I’ve prefered to take my chances with God and to trust my body to recover with diet, meditation, prayer and exercise… And if not, at least, I’ve decided for myself and wasn’t just a sheep or cow (well, bull) hearded to the slaughter-house… Painting, drawing will help me enormously too, I know it. I have a purpose and a meaning in my life: to paint, to draw, to photograph the beauty all around us (my grandsons included, whom I hope to see going to school, at least…) for as long as I possibly can… not that bad as a purpose and meaning in life…

Here there are some of the latest paintings and drawings I’ve “committed”:

Self-portrait, the 19 th of April 2014

Self-portrait, the 19 th of April 2014

I look here a lot more severe and somber than I really feel… Refusing the surgery  – at the time I was considering the options – gave me peace of mind and I’m now a lot more serene…

Madona With Owl

Madona With Owl

To paint this I’ve used one of the photos I’ve took at a Medieval Festival, when I was still in Sibiu, Transylvania, in the summer of 2013…

Model and artist

Model and artist

I even started to draw nudes again… here it is another one…



A Stalin's fan with Big, Big Ear...

A Stalin’s fan with Big, Big Ear…

Sometimes, when I still have color on my palette, in order not to waste it (since I’m still poor as a church mouse…) I do indulge myself in fantesies like this one… The ones who lived or heard about Stalin and communism (I did), know why the guy has such a large ear…

Finally, here I am with my grandsons Gabriel and Thomas and my daughter at about the time when I was about 90 % sure and decided NOT to take the surgery, taking instead my fate in my own hands… If they are not very skilled with a scalpel (don’t trust me to remove your appendix!) they still can hold a brush and a pencil and do some, supposedly, not that bad paintings and drawings…

my daughter, grandsons and me, the 25th of April

my daughter, grandsons and me, the 25th of April

So, beware Art Therapy, here I come!

P.S. If I do not kick the bucket right away or even, it’s possible if not probable, get  cured, it will be a reason to hope for all those who have (or will get; it seems it’s about one in three, right now…) “cancer”…and this WORD (for it’s JUST a word) will not scare the living shit out of people, who will croak just as the Australian Aborigenis do, when being “pointed the bone”…I’ve read about this in the book “You Can Conquer Cancer” by Ian Gawler, a real “Crocodile Dundee” of the fight with cancer, who survived for more than 30 years and is still kicking (well, at least with one leg; the doctors amputated the other one at the beginning of his cancer…bad joke, pardon me, Ian…)



There is a Time for Everything

…Ecclesiastes dixit. A time for living and a time for dying. A time for health and a time for sickness.

For me, it seems, it’s the time for sickness. I’ve got diagnosed with a rare (they say only about 6000 Americans got it in a year which is 0,00189 %) form of cancer, quite advanced since I was told initially I have indigestion and treated myself for a month for that…I have a knack for rare sicknesses since my only other time when I was life treathening ill was when I got, in Romania, botulism…(no wrinkles cured, by the way, just gotten sick, sick sick…but I was still young and got away with it…)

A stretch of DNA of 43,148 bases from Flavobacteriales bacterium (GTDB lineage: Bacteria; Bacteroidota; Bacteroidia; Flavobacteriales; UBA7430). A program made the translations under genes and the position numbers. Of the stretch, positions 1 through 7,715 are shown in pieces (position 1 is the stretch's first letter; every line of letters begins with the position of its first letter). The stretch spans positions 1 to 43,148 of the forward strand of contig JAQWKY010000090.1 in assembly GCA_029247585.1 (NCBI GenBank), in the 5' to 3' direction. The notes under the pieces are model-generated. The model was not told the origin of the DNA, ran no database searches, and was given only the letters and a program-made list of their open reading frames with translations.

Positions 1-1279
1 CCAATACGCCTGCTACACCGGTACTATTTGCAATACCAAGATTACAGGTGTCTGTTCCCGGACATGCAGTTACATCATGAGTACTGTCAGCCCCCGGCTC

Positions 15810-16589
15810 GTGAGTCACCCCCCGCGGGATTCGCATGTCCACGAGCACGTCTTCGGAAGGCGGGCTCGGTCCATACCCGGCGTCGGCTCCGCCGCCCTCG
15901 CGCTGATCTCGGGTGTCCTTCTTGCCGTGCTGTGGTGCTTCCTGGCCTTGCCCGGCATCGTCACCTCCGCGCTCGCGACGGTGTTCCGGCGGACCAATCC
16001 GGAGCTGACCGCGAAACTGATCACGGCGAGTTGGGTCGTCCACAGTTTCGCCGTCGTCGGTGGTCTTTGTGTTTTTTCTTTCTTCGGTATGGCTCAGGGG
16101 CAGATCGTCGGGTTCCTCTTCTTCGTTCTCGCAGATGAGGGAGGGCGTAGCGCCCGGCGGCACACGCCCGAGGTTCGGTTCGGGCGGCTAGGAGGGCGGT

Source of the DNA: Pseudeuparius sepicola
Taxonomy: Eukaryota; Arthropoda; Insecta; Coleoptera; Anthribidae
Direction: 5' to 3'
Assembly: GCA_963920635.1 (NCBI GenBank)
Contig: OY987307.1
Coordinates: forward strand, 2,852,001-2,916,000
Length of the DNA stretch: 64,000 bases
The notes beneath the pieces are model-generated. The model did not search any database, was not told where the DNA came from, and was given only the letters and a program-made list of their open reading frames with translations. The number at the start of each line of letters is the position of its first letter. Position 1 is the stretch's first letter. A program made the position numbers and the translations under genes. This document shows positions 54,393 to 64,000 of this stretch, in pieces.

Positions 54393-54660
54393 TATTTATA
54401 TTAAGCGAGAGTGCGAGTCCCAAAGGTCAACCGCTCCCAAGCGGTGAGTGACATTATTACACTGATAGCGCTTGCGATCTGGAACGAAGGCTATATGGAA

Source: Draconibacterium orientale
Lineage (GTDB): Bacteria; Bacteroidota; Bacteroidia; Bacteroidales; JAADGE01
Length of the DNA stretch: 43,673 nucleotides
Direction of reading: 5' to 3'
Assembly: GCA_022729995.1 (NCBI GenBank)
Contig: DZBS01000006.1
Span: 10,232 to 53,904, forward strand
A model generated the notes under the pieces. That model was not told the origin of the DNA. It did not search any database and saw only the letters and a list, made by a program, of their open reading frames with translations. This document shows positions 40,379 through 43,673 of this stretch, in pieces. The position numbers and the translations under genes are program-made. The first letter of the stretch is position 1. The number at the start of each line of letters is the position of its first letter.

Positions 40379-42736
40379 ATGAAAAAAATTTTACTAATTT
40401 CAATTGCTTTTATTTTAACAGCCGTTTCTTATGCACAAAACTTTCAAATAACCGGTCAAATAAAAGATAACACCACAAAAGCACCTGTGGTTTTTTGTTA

In 2006 I draw this “masterpiece” (ha,ha) in which the “artist” paints a pregnant model. I was kind of puzzled when I found it in my portfolio (I didn’t even remembered to have it painted…).


Anyway, I will fight back with my will to live (I’m only 57, almost 58, which, they tell me, it’s quite “young” for Canada and US) and the help of my family, grandsons included. Not much else to fight back with. I lost about everything in 10 months in Romania: my economies, my credit, my car… I’m sorry I had to leave my 85 years old father alone back there in Romania. But what use would he have had from a very sick and unassured son?

I still hope to have some little time to paint some more.

And I play every week – well, I will when the welfare check will come through…- the lottery, hoping to win at least the price of a slow juicer from Jalinis to give me a supplementary fighting chance with fruit and vegetable juices…Since Mecenas seems to be an extinct species…

Maybe, at least now and then, I will even write a post here.  Maybe even interesting posts since the ones close to kicking the bucket have nothing to loose and they, usually, tell the truth, even the unpleasant and embarrassing truth…

Thank you to all my friends who red or comment on my blog. I made some very good friends here and it was interesting. Hope to be able to write them personally in a while, since my maximum energy is about a blog post long…

Gabriel, Thomas, me and nero, our new

Gabriel, Thomas, me and nero, our new tomcat

Bye for now.

123 years since Vincent Van Gogh died

Just a reminder and a moment of silence to mark the passing of Vincent, this tortured soul who distiled such beauty from his torment…